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Enery saving through Variable Speed Drives


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I wanted to know whether an energy saving can be obtained by using a variable seep drive. The motor details are as follows.


10hp, 3-phase Induction motor

720 rpm, 50hz, rating AOM

volts 380/440, 16.1 FLAmps


This is a trough motor in a tea factory (ventilation). Continuous operation for 10-14 hours. Currently running at the full speed. about 5 hours can be run at half the rpm. What will be the percentage energy saving possible.


Is there a chaper way of acheiving speed variation in steps. In this case 4 levels between Full spped and half the spped will be more than enough. Continuous speed variation based on sensors is not needed.


Are 3-speed motors in the market?





[Edited on 10/10/02 by Madhura]

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Hello Madhura


Yes, you can certainly save energy, if it is being wasted. If you have a fan applications as you describe, and at full speed it is circulating more air than is necessary, then slowing it down will reduce the work done, and therefore the energy consumed.

One point to remember however, is that while the fan is running at full speed, it is consuming more energy when used with a drive, than connected directly to the supply. The drive itself consumes energy, typical efficiencies are in the order of 95%, so there is an energy loss of up to 5% in the drive, plus in most drives, there is a very distorted current drawn from the supply resulting in a poor power factor, higher KVA demand than a corrected motor and higher supply losses due to the harmonic currents.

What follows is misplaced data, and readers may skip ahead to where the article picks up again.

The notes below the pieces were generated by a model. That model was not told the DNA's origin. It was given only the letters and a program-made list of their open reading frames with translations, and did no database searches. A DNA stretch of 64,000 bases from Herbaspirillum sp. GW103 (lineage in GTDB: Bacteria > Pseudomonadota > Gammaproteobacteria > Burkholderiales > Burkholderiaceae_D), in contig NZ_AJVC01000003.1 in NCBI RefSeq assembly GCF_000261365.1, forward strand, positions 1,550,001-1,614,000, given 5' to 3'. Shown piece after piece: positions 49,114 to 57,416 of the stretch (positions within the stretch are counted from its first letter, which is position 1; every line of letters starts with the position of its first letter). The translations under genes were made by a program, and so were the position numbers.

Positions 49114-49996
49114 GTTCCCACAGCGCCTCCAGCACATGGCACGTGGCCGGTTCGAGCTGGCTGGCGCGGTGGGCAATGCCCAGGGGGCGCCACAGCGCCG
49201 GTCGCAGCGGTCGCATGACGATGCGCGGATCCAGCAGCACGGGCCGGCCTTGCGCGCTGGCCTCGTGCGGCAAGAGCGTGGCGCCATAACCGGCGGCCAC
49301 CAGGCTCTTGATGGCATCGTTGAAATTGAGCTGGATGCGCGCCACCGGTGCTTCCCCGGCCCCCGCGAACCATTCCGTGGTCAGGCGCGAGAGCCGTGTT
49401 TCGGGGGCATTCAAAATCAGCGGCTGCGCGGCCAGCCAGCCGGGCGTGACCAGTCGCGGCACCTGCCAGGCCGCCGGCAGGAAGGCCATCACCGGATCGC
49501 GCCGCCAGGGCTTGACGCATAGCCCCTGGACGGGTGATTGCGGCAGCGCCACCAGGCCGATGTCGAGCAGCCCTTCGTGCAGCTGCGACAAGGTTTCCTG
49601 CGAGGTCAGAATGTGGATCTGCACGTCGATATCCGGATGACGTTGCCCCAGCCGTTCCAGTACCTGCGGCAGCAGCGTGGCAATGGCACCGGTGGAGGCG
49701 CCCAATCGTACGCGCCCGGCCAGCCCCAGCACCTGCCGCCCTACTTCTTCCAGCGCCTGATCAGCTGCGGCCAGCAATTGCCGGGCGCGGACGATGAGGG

If the fan system is currently controlled by shutters or similar mechanical means to control the air flow, then the energy wasted is already reduced, reducing the potential savings from speed control.

This means of energy optimisation is being heavily promoted by drive companies and definitely will reduce wasted energy, but I believe that it is sometimes oversold.


Best regards,

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  • 3 weeks later...


I was recently asked this question. Anybody got any comments?


Can you inform me as to what will be the chances of Energy saving with 3 phase Induction motor coupled to Compressor and is driven by AC variable frequency drive.Pl note this is constant torque application.The frequency (speed) reduction could be to about 30 Hz against rated Frequency of 50 Hz.


Anil Deshpande


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What type of compressor is it? Not all compressors are constant torque. If it is a piston type, it is (more than likely) a variable torque load. Oil flooded and rotary compressors are generally constant torque. Piston compressors are usually rare above 15kW.


The VSD can be modelled as a power source ie. VA in = VA out. The VSD not only changes the frequency of the motor, but also the voltage (have you heard of the VVVF?). Therefore, as the voltage and frequency decrease at the motor, the input current will decrease proportionally (assuming the motor current remains the same~constant torque). This of course does not take into account the relatively constant magnetising current required by the motor, which requires an "offset" in the V/Hz ratio.


As marke states in an earlier post, don't rule out other losses associated with the VSD.

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